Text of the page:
Russian Phobos-Grunt Mars probe that’s been stuck in Earth orbit for two months has crashed down in the Pacific Ocean on late Sunday.
“Phobos-Grunt fragments have crashed down in the Pacific Ocean,” Russia’s Defense Ministry official Alexei Zolotukhin told RIA Novosti, adding that the fragments fell in 1,250 kilometers to the west of the island of Wellington.
The spacecraft fell at about 21:45 on Sunday Moscow time (17:45 GMT).
As of 20.15 Sunday, the spacecraft was moving in the near-Earth orbit with an altitude that varied between 113.8 km at perigee and 133.2 km at apogee, the Russian space agency Roscosmos said.
Phobos-Grunt, launched on November 9, was designed to bring back rock and soil samples from the Martian moon Phobos. However, it has been stuck in a so-called support orbit since its engines failed to put it on course for the Red Planet.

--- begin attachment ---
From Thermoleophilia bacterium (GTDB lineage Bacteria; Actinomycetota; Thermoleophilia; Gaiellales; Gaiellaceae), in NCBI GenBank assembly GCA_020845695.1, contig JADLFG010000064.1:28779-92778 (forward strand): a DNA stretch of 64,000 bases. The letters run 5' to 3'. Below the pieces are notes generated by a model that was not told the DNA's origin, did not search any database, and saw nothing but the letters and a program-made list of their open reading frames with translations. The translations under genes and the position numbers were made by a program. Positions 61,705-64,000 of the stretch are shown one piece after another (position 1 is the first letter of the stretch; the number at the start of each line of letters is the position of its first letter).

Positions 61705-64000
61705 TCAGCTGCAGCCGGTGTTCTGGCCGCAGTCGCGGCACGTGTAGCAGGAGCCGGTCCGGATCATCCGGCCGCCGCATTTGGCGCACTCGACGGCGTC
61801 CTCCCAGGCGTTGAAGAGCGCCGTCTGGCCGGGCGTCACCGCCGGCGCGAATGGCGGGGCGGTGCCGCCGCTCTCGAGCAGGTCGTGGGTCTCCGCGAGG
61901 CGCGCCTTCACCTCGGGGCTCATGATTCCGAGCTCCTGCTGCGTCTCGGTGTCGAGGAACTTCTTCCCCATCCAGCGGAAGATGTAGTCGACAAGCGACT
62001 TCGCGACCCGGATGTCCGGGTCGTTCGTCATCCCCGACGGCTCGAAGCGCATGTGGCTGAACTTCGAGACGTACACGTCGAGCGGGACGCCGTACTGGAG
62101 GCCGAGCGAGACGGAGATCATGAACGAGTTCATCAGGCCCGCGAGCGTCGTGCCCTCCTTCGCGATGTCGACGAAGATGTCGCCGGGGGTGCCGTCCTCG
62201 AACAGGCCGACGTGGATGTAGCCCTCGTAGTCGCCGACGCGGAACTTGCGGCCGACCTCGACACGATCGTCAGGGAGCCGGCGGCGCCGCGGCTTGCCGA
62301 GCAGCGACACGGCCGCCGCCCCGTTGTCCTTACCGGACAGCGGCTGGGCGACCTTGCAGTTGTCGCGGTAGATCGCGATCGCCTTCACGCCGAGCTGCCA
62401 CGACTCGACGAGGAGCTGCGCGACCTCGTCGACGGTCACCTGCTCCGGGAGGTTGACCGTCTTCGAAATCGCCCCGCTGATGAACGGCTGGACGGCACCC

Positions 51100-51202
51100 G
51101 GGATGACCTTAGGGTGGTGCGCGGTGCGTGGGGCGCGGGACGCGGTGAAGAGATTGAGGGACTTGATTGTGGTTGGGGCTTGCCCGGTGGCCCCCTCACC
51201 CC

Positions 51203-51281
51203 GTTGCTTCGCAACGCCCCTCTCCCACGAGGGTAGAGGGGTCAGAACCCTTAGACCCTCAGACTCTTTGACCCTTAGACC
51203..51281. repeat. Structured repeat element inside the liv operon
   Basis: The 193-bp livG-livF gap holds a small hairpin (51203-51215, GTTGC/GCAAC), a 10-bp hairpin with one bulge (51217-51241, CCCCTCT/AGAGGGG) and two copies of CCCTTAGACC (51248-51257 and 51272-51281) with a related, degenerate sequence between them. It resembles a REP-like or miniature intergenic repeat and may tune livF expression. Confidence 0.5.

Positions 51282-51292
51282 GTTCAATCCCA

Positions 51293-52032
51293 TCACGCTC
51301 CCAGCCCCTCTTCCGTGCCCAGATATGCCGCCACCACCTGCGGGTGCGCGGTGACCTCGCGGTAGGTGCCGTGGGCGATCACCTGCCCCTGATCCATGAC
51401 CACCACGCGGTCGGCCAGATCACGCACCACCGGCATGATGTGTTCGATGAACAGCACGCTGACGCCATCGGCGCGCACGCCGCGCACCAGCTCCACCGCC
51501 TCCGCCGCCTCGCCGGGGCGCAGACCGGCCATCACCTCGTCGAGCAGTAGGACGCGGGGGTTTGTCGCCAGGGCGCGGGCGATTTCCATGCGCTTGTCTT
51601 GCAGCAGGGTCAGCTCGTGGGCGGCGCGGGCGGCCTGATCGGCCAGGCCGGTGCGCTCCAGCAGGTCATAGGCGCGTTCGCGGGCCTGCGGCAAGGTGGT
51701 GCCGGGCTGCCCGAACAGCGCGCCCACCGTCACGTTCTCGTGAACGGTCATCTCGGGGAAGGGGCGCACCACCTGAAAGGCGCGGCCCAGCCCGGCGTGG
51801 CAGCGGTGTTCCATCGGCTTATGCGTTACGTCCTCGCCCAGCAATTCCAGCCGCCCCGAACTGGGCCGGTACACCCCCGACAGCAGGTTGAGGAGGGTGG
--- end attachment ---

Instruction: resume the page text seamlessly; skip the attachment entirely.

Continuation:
The head of Roscosmos, Vladimir Popovkin, previously said the probe would break up during reentry into the atmosphere and none of the fragments are likely to reach the Earth.
That includes the 13.5-tonne spacecraft’s 7.5 tons of fuel, which are stored in aluminum tanks that are bound to explode upon reentry.
According to NASA, Russia has failed in all 17 of its attempts to study the Red Planet close-up since 1960. The most recent failure before last month occurred in 1996, when Russia lost its Mars-96 orbiter during launch.